The rise of democracy & collapse of liberty
Southern Nationalist Network
March 8, 2012
Part of the ideology that pro-Union apologists claimed to be advancing in the war against the Southern Confederacy was a belief in democracy. Abraham Lincoln resolved in his Gettysburg Address that ‘government of the people, by the people, for the people, shall not perish from the earth.’ Indeed, the United States expanded the franchise five years after the war to include male former slaves. Fifty years later the franchise was again expanded to include women. Three years earlier Woodrow Wilson led the United States into World War I to ‘make the world safe for democracy.’ Since that time the United States has engaged in many conflicts around the globe, often justified in part based on the claims that democracy had to be introduced or defended in distant lands. Dr Francis Fukuyama, who was once closely associated with the Neo-conservative movement and the George W Bush Administration, famously claimed that liberal-democracy was ‘the end of history.’
For many years the belief in and support for democracy has been virtually unchallenged in the United States and the Western World. The dichotomy that most people in the US are familiar with is one of democracy versus dictatorship. Anyone who voices opposition to democracy is quickly accused of supporting dictatorship. Many different non-democratic forms of government are often lumped together under this designation of ‘dictatorship.’ Recently, however, intellectual criticism of democracy has re-appeared, albeit not in the mainstream media or the government itself. For now, the regime continues to march along under the banner of democracy, but there are at least more respected professors, authors and public speakers who are challenging the ideological under-pinning of the Establishment.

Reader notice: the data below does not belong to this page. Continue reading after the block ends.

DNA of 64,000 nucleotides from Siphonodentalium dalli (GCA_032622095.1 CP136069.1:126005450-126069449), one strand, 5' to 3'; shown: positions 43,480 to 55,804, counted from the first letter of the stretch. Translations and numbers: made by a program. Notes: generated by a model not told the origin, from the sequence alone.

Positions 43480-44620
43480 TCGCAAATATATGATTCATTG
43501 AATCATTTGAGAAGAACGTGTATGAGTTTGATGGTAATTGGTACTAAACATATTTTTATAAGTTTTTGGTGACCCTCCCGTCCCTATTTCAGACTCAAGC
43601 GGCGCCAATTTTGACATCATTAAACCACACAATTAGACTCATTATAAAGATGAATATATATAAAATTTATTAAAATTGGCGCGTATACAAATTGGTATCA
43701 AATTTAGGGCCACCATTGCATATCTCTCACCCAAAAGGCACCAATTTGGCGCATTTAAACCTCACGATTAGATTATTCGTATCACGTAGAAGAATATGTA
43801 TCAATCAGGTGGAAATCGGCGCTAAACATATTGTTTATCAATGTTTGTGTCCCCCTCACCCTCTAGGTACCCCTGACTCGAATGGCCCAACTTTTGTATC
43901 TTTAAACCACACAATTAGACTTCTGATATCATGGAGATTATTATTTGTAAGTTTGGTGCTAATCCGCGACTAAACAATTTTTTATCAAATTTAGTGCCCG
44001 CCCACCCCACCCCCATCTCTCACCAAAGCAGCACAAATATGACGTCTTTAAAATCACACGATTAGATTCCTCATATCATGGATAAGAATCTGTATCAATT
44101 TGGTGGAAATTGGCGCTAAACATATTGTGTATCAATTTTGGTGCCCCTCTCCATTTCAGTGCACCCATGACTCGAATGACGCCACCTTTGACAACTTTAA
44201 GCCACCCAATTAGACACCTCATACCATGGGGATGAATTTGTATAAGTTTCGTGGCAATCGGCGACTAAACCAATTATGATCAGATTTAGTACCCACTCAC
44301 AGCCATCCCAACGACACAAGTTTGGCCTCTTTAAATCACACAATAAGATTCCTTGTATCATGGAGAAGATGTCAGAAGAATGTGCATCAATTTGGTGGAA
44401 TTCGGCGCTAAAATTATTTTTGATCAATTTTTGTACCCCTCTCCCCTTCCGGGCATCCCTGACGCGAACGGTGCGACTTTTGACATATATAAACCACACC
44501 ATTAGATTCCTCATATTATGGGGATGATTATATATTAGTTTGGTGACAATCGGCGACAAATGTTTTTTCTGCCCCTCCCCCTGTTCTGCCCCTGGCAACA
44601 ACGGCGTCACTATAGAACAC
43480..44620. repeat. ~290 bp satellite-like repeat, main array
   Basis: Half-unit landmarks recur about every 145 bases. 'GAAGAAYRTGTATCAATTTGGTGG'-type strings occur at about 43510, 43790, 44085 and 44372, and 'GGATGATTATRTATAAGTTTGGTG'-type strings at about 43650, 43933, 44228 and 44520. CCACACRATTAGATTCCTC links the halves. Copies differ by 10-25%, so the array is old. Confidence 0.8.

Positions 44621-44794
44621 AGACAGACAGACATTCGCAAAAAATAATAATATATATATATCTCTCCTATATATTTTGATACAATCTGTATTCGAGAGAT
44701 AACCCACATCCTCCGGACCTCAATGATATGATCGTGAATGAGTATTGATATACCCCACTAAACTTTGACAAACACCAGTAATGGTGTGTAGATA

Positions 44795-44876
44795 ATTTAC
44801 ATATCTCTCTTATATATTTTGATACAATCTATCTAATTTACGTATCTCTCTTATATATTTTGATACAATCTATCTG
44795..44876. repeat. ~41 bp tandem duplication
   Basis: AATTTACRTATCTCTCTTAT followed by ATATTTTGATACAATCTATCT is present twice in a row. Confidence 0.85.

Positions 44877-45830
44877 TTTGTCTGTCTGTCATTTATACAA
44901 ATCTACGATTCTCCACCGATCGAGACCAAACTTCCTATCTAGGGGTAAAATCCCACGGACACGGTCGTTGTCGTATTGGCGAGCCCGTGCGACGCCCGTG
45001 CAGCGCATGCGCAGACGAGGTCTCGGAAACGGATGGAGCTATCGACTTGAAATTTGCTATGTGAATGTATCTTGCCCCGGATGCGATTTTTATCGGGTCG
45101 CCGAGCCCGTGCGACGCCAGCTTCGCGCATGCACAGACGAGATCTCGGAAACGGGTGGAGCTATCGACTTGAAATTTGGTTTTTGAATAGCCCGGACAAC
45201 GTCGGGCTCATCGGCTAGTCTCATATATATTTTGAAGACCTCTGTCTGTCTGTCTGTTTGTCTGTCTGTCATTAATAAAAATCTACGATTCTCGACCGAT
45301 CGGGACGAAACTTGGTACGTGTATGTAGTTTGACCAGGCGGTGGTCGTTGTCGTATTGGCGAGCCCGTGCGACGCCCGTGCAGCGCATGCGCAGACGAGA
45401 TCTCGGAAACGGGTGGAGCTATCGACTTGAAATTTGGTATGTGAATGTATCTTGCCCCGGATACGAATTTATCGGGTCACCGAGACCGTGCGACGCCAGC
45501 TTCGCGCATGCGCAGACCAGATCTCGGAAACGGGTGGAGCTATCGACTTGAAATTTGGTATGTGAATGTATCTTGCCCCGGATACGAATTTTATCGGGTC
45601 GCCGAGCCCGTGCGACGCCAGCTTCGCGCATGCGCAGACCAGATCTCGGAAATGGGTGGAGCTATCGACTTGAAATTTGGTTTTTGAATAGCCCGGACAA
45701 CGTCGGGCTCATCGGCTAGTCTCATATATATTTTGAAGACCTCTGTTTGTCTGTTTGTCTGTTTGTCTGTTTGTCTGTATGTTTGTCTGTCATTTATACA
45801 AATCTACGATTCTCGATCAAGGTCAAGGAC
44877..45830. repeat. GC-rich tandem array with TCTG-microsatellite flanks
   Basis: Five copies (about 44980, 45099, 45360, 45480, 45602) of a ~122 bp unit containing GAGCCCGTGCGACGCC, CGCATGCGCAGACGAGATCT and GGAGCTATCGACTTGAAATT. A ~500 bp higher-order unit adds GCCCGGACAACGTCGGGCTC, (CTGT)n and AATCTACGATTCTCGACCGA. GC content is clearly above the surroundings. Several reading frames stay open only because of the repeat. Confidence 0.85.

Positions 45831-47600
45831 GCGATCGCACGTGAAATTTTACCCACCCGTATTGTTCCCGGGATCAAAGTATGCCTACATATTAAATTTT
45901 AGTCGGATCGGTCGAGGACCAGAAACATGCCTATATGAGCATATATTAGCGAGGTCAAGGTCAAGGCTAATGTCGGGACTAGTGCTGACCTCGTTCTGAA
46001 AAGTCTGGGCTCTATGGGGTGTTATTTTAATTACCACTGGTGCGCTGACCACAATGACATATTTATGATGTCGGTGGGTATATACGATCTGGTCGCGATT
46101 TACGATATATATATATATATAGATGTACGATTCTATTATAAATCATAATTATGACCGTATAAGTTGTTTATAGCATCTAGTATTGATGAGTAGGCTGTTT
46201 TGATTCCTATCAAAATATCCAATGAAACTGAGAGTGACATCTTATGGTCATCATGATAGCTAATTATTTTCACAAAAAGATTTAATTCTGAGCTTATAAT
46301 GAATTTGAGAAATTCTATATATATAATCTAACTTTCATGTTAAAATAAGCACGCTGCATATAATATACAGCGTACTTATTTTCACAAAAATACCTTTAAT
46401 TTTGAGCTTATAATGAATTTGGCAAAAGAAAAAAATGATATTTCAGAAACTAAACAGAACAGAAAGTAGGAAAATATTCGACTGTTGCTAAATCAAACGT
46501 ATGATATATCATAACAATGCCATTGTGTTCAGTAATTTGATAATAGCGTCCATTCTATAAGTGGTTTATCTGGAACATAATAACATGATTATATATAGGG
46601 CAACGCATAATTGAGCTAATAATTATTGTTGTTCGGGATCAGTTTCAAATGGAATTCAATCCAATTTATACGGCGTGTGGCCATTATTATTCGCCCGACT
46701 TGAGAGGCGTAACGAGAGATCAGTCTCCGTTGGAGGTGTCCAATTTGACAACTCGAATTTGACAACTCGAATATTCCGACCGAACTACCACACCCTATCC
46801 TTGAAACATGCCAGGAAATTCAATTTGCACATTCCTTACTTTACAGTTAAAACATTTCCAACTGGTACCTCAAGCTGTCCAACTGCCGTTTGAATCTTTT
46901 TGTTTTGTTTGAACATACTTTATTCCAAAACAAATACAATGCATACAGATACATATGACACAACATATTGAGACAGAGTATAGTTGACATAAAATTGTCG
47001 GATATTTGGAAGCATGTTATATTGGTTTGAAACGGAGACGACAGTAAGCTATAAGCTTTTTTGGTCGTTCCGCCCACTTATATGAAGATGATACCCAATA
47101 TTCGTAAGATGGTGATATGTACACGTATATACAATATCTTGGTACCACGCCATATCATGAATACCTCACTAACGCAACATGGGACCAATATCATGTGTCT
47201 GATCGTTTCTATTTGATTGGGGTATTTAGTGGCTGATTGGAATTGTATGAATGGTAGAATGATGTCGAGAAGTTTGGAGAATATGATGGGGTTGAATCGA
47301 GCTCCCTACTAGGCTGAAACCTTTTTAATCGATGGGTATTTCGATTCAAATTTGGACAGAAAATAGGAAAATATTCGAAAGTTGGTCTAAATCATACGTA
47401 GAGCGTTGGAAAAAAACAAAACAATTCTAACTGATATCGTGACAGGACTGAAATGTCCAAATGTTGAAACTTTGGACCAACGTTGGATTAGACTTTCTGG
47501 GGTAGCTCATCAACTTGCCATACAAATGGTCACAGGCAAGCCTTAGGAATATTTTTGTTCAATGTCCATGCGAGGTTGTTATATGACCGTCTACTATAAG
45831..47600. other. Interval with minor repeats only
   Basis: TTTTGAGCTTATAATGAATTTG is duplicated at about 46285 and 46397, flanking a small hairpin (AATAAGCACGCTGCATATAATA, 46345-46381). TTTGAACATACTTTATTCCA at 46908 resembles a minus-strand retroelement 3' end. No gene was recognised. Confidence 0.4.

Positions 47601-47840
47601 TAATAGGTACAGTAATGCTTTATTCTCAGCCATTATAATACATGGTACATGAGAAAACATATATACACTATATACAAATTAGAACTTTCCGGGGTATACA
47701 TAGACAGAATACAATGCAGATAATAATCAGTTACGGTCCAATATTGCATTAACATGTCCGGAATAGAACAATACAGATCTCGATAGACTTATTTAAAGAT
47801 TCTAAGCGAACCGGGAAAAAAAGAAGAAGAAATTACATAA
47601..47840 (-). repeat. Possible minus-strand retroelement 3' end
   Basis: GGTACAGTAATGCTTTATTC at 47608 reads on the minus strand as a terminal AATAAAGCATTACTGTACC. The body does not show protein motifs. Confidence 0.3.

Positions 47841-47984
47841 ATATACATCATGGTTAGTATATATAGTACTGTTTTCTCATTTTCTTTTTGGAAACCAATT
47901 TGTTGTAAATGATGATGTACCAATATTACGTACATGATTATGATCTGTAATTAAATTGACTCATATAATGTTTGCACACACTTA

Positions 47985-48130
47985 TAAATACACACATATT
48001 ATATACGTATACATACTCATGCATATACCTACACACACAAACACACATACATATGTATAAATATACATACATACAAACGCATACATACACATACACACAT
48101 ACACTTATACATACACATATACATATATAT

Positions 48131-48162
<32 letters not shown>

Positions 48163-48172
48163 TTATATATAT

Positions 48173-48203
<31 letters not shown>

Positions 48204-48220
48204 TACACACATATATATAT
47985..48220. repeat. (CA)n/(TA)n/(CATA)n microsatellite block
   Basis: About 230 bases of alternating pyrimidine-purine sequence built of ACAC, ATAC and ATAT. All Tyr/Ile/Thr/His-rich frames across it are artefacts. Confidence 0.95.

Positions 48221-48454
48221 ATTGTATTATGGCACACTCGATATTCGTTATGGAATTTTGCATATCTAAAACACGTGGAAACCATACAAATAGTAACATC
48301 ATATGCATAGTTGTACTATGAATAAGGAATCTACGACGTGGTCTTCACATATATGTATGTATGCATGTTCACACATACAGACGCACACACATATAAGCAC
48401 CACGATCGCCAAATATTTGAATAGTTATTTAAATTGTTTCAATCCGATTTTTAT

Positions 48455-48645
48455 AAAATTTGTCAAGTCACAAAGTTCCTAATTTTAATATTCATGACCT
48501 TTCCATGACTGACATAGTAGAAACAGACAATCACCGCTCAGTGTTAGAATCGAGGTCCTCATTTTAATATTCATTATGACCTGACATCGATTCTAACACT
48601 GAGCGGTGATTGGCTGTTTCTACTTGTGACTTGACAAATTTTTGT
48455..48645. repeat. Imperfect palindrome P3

One of democracy’s most prominent intellectual opponents is Dr Hans-Hermann Hoppe, considered by many to be the dean of Austrian Economics and the heir of Ludwig von Mises and Murray Rothbard (the two greatest proponents of the Austrian school in the twentieth century). Dr Hoppe’s 2001 book Democracy – The God that Failed is a devastating philosophical critique of the system praised so highly by Wilson and Fukuyama. Dr Hoppe demonstrates the incompatibility of democracy with property rights and liberty, reversing the tables on democracy advocates. He argues instead for a private law society based on self-ownership and property rights and defends traditional monarchy as the lesser of two evils when compared to democracy.